Federal Reserve Chairman Ben Bernanke announced that the Fed will launch a new bond-buying program to purchase $40 billion in mortgage-backed securities each month. Interest rates will be kept at 0% through mid-2015, six months longer than originally planned.
Together with the rest of the remainder of the Operation Twist program, the Fed will be buying $85 billion in bonds for the rest of 2012. The new bond purchases will start tomorrow (Friday).
Bernanke and the FOMC decided in an 11-1 vote to use unconventional monetary policies once again to bring down unemployment that has been stuck above 8% for 43 months and to boost an economy that grew at a lethargic 1.7% rate in the second quarter.
But this new program, compared to previous rounds of easing, has a new twist.
QE3 is an open-ended program to buy bonds until the economy improves. The Fed said in its statement earlier today that if the labor market does not improve it will continue purchases and undertake additional measures if needed.
Now that QE3 is here, will this new measure actually boost the economy and spur job growth?
Catherine Mann, a Brandeis professor and former Federal Reserve economist doesn't think so.
"The Fed continues to want the economy to grow faster and specifically, to grow more jobs, but the ability of QE to do that is extraordinarily limited," she told CNN. "We know that QE reduced interest rates, but we also know that has not led to more construction, more mortgages, more business investment, or more lending. Since it hasn't done any of that, it probably hasn't created jobs either."
How Investors Can Play the QE3 Rally
Now that QE3 has been announced the question is will the markets continue this recent run or is this news already priced in?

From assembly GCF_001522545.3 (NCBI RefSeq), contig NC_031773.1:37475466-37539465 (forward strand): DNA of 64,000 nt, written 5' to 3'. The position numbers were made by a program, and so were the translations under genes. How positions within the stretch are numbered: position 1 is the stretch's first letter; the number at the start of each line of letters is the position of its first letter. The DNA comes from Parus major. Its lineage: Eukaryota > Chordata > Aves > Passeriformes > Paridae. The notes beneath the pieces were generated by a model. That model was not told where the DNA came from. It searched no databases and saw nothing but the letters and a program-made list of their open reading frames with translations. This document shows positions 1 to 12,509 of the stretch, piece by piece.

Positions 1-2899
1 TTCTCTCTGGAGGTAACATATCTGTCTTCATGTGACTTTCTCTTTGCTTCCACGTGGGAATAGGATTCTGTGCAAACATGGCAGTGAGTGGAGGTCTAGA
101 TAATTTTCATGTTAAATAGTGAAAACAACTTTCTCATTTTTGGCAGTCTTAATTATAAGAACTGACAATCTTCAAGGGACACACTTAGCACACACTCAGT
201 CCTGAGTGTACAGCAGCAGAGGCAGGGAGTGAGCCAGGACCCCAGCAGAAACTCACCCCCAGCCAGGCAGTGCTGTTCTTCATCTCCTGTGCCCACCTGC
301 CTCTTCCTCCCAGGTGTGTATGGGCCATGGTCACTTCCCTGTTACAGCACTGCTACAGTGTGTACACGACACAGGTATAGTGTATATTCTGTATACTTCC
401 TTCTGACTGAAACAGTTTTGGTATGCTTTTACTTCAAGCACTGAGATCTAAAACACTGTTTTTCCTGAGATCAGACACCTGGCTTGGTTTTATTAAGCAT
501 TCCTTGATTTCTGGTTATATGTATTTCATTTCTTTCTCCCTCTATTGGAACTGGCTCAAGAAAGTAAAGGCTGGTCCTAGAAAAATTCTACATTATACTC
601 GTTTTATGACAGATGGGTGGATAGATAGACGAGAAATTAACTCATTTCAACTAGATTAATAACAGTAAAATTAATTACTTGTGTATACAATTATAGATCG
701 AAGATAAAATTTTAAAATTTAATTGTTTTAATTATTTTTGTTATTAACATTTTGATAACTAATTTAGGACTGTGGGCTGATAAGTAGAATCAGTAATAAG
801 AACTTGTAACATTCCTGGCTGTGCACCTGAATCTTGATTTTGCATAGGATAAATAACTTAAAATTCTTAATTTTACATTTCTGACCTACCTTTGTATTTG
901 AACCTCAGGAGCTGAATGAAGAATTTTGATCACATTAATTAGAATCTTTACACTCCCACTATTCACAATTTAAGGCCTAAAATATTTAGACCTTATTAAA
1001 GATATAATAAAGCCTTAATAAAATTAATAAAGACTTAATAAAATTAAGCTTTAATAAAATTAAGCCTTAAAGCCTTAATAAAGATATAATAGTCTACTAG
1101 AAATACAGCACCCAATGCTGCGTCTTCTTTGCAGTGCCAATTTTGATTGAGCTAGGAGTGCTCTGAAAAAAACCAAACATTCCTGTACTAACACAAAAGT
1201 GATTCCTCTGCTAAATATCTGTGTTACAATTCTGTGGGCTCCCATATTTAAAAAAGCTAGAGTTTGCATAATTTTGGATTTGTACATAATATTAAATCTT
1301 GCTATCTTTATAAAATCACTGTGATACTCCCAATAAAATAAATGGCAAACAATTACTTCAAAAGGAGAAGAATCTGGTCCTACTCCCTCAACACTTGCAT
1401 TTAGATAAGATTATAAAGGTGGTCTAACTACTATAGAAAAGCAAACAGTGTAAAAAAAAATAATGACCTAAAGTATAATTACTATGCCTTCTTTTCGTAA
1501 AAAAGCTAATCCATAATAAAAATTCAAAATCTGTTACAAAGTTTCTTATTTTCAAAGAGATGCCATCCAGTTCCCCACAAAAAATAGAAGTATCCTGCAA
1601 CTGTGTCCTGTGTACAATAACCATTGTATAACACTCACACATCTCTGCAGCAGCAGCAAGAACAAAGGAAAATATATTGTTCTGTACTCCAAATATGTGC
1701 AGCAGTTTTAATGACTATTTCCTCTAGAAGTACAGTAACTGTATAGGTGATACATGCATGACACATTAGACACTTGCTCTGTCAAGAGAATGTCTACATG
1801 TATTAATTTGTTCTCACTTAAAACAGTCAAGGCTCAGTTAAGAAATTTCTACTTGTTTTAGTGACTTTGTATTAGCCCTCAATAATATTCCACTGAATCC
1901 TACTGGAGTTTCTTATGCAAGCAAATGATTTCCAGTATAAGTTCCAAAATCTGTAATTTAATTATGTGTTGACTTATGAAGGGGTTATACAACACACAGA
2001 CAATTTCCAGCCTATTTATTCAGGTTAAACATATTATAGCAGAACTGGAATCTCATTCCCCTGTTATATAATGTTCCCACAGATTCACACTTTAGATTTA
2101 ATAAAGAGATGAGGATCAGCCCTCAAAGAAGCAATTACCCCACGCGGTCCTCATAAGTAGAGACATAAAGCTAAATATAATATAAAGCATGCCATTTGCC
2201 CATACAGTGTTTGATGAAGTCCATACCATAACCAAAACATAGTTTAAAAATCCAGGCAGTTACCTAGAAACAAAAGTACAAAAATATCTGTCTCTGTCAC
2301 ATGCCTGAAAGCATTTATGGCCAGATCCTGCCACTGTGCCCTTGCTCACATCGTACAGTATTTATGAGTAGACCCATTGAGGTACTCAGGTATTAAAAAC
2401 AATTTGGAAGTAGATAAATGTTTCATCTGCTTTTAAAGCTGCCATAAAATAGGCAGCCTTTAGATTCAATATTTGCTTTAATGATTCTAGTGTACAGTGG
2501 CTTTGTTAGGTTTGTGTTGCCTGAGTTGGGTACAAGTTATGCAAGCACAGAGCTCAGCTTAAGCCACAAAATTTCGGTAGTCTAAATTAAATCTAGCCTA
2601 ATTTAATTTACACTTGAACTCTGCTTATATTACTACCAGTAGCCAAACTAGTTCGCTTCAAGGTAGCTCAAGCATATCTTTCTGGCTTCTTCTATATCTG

The markets have enjoyed what many deem a QE3-induced rally over the past few weeks with the Standard & Poor's 500 Index reaching a four-year high and the Dow Jones Industrial Average reaching levels not seen since 2007.
Since Aug. 1 when the FOMC last met and said it would act if the economy worsens, which it has as shown by manufacturing and jobs reports, the S&P 500 has gained 4.3% while the S&P GSCI Spot Index that tracks the price of 24 commodities has risen 7.2%.
This run isn't over.
Investors can still play QE3 with the GSCI Index, as well as with ETFs that track the index.
While the market probably has factored in some of QE3, the move will nonetheless add more liquidity to the market, devaluing the U.S. dollar, meaning an increase in gold and silver prices.
Money Morning Global Resource Strategist Peter Krauth has been waiting for QE3 and the subsequent rise in real assets.
"I expect lots more money printing, whose inflationary effect is always kind to silver and gold," said Krauth.
The speculation alone has already caused a rally in metals prices and global stimulus measures will send them higher. Gold prices are up 7% in the past month, reaching a seven-month high yesterday (Wednesday) at $1,749 an ounce. Silver prices have been on a stronger move, up almost 20% in the last month to $33.40 an ounce and might have more upside potential than gold.
If you haven't already added real assets such as gold and silver to your portfolios, you're not too late.
If QE3 does what it is intended to do and boosts the overall economy and consumers start spending more look into the Consumer Discretionary SPDR ETF (NYSEArca: XLY) which is up 20% year-to-date and should continue to generate solid returns with QE3.
A more cautious play on the overall market surging after QE3 is the SPDR S&P 500 ETF (NYSEArca: SPY) which tracks the S&P 500.